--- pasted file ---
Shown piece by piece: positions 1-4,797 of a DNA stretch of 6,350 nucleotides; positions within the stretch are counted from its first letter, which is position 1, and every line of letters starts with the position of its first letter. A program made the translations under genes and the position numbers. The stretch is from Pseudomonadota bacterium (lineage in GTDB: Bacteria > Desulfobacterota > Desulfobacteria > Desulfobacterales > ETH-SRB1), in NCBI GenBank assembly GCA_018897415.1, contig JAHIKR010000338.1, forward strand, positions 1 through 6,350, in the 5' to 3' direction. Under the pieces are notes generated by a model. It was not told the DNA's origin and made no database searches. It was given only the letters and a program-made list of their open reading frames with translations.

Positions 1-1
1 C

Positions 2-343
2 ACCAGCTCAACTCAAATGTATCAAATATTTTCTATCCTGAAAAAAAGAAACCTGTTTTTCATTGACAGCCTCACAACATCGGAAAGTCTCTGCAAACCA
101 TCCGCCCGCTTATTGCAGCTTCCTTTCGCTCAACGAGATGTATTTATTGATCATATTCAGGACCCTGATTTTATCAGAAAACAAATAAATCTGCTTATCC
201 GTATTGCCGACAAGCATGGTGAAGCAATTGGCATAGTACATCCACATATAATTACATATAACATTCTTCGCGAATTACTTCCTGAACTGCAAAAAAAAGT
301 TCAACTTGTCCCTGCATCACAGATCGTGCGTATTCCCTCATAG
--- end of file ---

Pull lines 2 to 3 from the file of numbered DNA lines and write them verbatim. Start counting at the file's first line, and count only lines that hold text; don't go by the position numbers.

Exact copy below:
Positions 1-1
1 C